Multi-Pronged Model for Managing Asthma in Preschoolers Leads to a Dramatic Drop in Emergency Room Visits and Hospitalizations
Nearly one in eleven (8.6%) preschool children in the U.S. has been diagnosed with asthma and in some inner city neighborhoods, the figure is closer to one in seven. But, few asthma management programs are designed for parents of preschool children.
The Asthma Basics for Children (ABC) program, established by Columbia University’s Mailman School of Public Health and a coalition of community service organizations, educators, parenting programs, and community pediatric providers, addressed this need with a multi-layered approach that offers educational activities to parents and children in 31 Northern Manhattan daycare centers as well as training to community pediatric providers.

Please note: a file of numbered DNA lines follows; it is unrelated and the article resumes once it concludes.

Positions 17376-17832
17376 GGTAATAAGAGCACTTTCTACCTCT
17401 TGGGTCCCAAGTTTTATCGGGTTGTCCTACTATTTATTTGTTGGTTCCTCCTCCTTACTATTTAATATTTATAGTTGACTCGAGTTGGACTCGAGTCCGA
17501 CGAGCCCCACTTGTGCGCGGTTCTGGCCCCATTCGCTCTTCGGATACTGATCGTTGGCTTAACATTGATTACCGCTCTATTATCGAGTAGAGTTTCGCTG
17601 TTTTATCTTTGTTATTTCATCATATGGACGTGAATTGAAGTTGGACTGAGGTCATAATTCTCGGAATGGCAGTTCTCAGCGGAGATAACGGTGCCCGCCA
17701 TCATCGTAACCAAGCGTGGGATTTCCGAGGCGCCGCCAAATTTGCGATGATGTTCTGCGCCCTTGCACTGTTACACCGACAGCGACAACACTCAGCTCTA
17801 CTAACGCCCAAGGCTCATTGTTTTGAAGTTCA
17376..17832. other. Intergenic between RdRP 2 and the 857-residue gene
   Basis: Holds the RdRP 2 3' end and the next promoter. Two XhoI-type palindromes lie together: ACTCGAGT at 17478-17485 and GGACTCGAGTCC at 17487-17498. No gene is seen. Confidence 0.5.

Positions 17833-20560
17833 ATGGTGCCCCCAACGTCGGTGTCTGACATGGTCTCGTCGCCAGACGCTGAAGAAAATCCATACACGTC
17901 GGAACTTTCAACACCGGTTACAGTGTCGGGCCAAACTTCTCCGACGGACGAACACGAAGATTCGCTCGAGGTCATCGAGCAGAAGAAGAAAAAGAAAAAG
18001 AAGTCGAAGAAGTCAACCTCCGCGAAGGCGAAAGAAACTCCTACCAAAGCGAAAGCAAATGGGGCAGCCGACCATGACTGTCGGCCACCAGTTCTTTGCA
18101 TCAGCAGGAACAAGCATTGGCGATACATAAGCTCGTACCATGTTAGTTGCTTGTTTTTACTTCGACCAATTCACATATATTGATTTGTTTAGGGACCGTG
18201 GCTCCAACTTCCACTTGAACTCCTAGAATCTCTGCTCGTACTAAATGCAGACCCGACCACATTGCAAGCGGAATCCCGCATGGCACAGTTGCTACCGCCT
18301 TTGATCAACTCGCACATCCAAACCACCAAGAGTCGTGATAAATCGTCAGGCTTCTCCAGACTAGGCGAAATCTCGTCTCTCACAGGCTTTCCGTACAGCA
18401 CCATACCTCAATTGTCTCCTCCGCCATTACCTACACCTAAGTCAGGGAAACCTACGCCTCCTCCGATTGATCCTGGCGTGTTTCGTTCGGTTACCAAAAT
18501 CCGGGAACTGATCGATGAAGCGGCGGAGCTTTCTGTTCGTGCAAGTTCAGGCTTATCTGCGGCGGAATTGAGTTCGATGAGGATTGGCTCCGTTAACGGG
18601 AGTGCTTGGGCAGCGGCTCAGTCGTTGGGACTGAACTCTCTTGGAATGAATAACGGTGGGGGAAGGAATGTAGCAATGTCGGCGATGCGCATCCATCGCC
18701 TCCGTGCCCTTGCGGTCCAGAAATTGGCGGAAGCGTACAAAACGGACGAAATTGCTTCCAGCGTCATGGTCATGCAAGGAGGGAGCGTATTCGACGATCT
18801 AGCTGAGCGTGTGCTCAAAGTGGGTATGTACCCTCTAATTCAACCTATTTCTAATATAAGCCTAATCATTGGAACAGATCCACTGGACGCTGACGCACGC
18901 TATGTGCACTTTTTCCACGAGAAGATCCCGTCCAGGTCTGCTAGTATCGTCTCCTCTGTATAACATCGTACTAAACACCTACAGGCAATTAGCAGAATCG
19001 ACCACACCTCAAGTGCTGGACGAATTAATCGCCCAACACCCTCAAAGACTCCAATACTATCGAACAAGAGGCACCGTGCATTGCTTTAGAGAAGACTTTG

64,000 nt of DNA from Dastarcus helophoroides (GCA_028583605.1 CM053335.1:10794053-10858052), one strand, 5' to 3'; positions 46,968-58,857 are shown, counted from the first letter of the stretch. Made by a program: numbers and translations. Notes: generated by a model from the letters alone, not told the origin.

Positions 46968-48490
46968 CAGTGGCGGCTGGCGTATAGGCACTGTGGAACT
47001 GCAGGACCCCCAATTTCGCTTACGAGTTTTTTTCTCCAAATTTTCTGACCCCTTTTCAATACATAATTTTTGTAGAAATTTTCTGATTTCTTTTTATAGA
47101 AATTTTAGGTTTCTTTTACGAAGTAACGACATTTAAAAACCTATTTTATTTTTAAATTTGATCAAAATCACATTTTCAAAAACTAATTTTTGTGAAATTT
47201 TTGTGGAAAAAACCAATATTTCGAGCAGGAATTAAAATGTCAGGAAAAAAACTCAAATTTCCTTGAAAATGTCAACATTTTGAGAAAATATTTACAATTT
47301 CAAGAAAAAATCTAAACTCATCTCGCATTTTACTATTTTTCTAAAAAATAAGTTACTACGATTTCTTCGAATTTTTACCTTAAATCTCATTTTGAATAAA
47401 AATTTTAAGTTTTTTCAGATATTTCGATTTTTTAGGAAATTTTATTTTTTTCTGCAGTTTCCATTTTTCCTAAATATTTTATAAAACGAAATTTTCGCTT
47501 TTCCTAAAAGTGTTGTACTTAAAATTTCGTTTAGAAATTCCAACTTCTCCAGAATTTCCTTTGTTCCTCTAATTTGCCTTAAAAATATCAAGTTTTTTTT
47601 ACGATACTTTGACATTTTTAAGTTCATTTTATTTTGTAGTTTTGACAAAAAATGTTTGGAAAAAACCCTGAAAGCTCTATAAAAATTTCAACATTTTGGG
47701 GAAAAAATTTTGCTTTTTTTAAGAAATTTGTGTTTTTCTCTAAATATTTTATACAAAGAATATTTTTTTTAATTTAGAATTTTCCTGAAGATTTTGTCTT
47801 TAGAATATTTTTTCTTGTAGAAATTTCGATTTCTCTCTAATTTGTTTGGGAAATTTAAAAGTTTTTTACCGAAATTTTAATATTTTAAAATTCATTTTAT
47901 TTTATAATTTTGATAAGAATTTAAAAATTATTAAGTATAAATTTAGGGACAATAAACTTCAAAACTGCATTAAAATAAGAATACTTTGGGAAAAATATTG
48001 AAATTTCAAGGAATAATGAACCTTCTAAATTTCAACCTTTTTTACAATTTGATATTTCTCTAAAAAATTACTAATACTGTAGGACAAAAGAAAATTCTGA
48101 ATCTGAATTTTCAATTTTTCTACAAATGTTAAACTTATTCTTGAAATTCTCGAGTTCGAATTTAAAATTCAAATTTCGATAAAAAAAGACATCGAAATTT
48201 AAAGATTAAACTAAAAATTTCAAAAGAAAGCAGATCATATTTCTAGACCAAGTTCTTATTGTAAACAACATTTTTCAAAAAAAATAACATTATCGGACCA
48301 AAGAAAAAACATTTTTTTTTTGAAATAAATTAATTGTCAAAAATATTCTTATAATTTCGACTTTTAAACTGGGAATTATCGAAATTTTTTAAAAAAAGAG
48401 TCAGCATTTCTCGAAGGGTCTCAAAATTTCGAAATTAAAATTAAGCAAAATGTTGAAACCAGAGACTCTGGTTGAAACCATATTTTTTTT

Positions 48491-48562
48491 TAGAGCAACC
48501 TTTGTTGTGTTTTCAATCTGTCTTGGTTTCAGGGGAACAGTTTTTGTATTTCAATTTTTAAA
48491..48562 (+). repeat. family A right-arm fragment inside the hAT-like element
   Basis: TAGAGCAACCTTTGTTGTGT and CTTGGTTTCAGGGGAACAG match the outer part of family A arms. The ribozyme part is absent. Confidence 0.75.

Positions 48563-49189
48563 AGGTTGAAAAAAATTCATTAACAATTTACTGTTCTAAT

Following participation in the program, 85% percent of parents reported reducing their child’s asthma triggers. The percent of children with asthma-related visits to emergency departments declined sharply from 74% to 47%, as did asthma-related hospitalizations, dropping from 24% to 11%.
Full study findings are published in the February 2011 Journal of Urban Health.
The ABC Program provided multiple opportunities for parents to learn about asthma signs and triggers in health units at the daycare centers. The multi-level intervention involved social workers, peer counselors and trained health educators, as in other community-based asthma coalitions ; but also promoted parent participation by offering flexible workshop scheduling; reinforcing messages to parents through daycare center activities for their children; and adding a provider-education component to improve communication between parents and providers. The Columbia researchers found that parent participation rates in the study exceeded rates found in most other preschool or school-based asthma programs.
“Although emergency room visits and hospitalization rates for this age group are more than twice that of older children with asthma, until we developed the ABC model, only a handful of programs had been designed to promote better asthma management by their parents,” said Sally E. Findley, PhD, first author on the pap